'Total Recall' is Hollywood at its worst: pointless, witless, and so very unnecessary.
With a new generation of visual effects at his command, director Len Wiseman has the ability to paint on a broader canvas, but since we see this caliber of movie magic on a regular basis it's no longer an Event.
"Total Recall" is a toned-down, smoothed-out version of an amped-up, bug-eyed classic.
This is a taut, serviceable sci-fi thriller with a couple of neat visual ideas, and if you're not familiar with either the Schwarzenegger version or the original story, the brain-bending twists alone will take you a reasonably long way.
Casting and visuals are an upgrade, but we get far too many action sequences and not enough of the mind games.
I was no particular fan of the first Total Recall, but I confess that this flat, by-the-numbers remake made me a tad nostalgic for its bombastic preposterousness.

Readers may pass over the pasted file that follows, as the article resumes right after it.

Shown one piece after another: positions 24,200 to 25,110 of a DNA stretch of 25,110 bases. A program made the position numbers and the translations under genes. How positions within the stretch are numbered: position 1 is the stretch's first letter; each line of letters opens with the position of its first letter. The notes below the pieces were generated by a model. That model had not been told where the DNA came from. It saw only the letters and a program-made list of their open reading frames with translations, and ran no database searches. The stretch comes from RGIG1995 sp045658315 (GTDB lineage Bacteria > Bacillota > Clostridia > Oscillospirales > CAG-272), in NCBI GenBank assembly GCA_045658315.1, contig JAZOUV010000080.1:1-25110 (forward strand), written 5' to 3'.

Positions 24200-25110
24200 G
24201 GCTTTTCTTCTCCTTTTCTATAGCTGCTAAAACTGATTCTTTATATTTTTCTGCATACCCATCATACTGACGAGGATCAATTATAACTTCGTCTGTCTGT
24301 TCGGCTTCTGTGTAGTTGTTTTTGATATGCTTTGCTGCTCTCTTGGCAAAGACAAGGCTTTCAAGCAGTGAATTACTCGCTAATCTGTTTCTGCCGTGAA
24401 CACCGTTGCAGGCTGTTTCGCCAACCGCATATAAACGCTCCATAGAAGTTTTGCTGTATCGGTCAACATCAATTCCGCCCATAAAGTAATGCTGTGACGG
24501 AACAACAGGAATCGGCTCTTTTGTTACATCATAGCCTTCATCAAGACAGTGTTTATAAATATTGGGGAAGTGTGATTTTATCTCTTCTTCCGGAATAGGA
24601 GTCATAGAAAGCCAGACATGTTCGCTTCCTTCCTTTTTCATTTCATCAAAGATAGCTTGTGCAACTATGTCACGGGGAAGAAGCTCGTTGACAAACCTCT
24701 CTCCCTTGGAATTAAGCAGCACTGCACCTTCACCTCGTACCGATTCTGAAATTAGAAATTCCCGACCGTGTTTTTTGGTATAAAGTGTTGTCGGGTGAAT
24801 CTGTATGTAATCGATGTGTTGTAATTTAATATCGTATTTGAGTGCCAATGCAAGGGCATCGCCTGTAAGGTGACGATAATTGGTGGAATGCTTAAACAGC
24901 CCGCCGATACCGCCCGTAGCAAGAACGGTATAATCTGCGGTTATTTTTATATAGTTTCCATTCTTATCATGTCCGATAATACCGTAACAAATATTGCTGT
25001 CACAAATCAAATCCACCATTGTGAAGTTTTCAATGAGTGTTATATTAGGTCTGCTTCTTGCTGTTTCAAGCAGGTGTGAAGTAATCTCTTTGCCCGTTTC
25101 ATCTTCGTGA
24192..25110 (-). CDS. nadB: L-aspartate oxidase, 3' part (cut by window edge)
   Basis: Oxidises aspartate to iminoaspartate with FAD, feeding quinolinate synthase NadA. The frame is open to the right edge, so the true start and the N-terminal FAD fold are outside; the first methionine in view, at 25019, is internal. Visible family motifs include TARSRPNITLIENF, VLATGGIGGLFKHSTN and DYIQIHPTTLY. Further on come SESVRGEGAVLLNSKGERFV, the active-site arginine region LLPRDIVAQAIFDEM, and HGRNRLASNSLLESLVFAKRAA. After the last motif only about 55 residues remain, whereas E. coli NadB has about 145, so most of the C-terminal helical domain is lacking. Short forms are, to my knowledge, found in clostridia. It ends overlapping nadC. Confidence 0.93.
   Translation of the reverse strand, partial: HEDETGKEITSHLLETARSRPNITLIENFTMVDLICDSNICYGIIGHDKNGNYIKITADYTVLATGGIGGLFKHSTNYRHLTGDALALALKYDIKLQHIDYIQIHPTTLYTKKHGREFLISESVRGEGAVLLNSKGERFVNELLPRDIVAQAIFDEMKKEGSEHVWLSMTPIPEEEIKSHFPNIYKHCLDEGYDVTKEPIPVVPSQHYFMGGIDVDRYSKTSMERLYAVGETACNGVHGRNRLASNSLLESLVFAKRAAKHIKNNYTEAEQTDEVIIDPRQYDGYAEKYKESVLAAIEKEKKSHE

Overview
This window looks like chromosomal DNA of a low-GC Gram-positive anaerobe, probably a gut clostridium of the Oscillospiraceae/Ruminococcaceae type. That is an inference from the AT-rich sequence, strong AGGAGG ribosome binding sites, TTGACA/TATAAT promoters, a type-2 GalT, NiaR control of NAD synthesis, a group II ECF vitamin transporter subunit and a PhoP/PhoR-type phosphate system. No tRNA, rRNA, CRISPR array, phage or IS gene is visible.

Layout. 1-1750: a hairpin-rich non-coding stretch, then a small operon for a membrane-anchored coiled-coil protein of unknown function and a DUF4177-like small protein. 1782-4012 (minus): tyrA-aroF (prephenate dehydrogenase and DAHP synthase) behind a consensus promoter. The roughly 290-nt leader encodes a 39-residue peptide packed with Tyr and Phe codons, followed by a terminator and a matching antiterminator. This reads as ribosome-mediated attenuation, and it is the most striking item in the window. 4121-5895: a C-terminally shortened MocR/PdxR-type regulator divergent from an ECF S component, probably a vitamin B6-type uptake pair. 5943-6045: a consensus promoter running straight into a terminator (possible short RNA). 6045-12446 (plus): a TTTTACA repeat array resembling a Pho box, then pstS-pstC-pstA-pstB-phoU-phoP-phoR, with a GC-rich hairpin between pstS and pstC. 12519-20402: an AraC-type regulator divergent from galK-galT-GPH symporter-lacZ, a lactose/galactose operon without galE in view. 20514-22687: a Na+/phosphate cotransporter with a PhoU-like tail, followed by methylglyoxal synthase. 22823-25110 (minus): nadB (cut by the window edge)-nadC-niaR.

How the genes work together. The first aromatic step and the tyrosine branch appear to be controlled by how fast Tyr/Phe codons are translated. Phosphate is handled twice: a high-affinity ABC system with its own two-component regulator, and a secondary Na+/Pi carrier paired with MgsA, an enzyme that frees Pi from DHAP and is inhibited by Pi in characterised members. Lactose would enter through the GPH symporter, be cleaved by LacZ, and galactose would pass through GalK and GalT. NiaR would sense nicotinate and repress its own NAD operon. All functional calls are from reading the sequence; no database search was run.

Whatever tug Total Recall has on the imagination comes from the vague sense we've seen it all before. And seen it better: from Christopher Nolan's Inception to Ridley Scott's Blade Runner.
Director Len Wiseman is good on action, and Patrick Tatopoulus's dystopic production design is within hailing distance of Blade Runner, his chief influence. But essentially this is a big-screen video game.
Where Paul Verhoeven's original was testosterone-stupid and, therefore, fun, Wiseman's film is just boring-stupid.